# Tabulating multiple response questions

Imagine that I have a question for which there are four options, and a respondent can select zero or any combination of the four. The variables are named A, B, C, and D and the responses are stored in a data.frame as below.

set.seed(1)
dat = data.frame(A = sample(c(0, 1), 20, replace=TRUE),
B = sample(c(0, 1), 20, replace=TRUE),
C = sample(c(0, 1), 20, replace=TRUE),
D = sample(c(0, 1), 20, replace=TRUE))

I can tabulate the combination of responses (for example, how many responded with A alone, or A+B, or C+D, and so on) by doing the following:

data.frame(table(dat))
#    A B C D Freq
# 1  0 0 0 0    2
# 2  1 0 0 0    2
# 3  0 1 0 0    0
# 4  1 1 0 0    1
# 5  0 0 1 0    1
# 6  1 0 1 0    3
# 7  0 1 1 0    0
# 8  1 1 1 0    2
# 9  0 0 0 1    0
# 10 1 0 0 1    2
# 11 0 1 0 1    1
# 12 1 1 0 1    1
# 13 0 0 1 1    2
# 14 1 0 1 1    0
# 15 0 1 1 1    3
# 16 1 1 1 1    0

I would like to now create a new column that shows the letter combination that is being represented by this output. For example, row 4 represents the count of A+B responses, and row 14 represents the count of A+C+D responses.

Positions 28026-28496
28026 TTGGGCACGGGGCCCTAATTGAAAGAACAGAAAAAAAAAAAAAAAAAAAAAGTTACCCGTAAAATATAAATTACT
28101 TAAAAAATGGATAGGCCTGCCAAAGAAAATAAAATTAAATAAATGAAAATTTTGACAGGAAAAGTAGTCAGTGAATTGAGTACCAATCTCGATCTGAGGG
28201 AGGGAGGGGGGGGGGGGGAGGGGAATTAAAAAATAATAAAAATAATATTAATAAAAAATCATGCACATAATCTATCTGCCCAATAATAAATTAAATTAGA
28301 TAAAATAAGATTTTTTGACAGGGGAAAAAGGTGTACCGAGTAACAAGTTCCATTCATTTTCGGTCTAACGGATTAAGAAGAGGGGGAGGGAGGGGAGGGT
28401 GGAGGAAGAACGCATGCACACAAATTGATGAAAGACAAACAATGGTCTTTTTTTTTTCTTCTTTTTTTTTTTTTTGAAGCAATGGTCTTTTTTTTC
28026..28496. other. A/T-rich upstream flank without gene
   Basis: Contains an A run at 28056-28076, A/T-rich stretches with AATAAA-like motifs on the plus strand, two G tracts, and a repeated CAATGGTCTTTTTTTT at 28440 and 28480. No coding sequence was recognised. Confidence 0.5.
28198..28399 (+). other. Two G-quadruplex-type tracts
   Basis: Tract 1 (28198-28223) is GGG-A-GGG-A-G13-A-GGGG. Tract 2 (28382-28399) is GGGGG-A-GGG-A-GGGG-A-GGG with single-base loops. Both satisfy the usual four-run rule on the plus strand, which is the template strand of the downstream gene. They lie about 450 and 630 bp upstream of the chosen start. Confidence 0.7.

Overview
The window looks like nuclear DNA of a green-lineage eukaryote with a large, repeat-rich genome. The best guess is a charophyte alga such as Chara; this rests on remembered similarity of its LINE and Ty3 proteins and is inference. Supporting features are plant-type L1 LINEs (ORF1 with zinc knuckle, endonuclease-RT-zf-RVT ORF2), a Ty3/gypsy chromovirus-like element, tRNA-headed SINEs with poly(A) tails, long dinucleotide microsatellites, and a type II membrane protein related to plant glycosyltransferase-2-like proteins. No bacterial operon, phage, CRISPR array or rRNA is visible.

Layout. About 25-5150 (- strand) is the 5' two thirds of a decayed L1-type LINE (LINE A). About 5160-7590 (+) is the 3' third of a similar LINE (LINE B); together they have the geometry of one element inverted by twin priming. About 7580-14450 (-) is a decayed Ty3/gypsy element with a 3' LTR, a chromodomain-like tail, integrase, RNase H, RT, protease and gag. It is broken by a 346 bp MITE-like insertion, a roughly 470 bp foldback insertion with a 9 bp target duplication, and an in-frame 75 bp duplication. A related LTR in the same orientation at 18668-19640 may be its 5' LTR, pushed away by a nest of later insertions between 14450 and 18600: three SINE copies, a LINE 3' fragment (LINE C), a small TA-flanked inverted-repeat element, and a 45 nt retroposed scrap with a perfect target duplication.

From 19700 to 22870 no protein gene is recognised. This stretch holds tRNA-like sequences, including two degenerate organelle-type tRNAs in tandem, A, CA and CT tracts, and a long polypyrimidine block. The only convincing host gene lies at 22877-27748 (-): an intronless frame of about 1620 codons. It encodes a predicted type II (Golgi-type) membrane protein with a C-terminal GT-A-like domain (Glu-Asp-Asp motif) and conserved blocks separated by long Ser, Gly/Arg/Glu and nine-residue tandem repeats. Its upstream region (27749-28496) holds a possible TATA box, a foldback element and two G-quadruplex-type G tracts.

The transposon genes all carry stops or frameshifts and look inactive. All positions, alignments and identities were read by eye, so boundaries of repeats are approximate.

I think that one of the apply functions would be useful here, but I'm not sure how to proceed.

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dat.t <- data.frame(table(dat))
dat.t\$combn <- apply(dat.t[,1:4] == 1, 1, function(x) paste(names(dat)[x], collapse=' + '))

> dat.t
A B C D Freq         combn
1  0 0 0 0    2
2  1 0 0 0    2             A
3  0 1 0 0    0             B
4  1 1 0 0    1         A + B
5  0 0 1 0    1             C
6  1 0 1 0    3         A + C
7  0 1 1 0    0         B + C
8  1 1 1 0    2     A + B + C
9  0 0 0 1    0             D
10 1 0 0 1    2         A + D
11 0 1 0 1    1         B + D
12 1 1 0 1    1     A + B + D
13 0 0 1 1    2         C + D
14 1 0 1 1    0     A + C + D
15 0 1 1 1    3     B + C + D
16 1 1 1 1    0 A + B + C + D
>
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@mrdwab my technique is to start with a single row or column depending on the application and create a function that does what I want. Then the extension to apply is straight forward. The same is true for lapply. If you have a function that works on a single item, lapply over a list of similar items will give the desired results. – Justin Jul 5 '12 at 16:31
(+1) Nice solution. – chl Jul 5 '12 at 17:02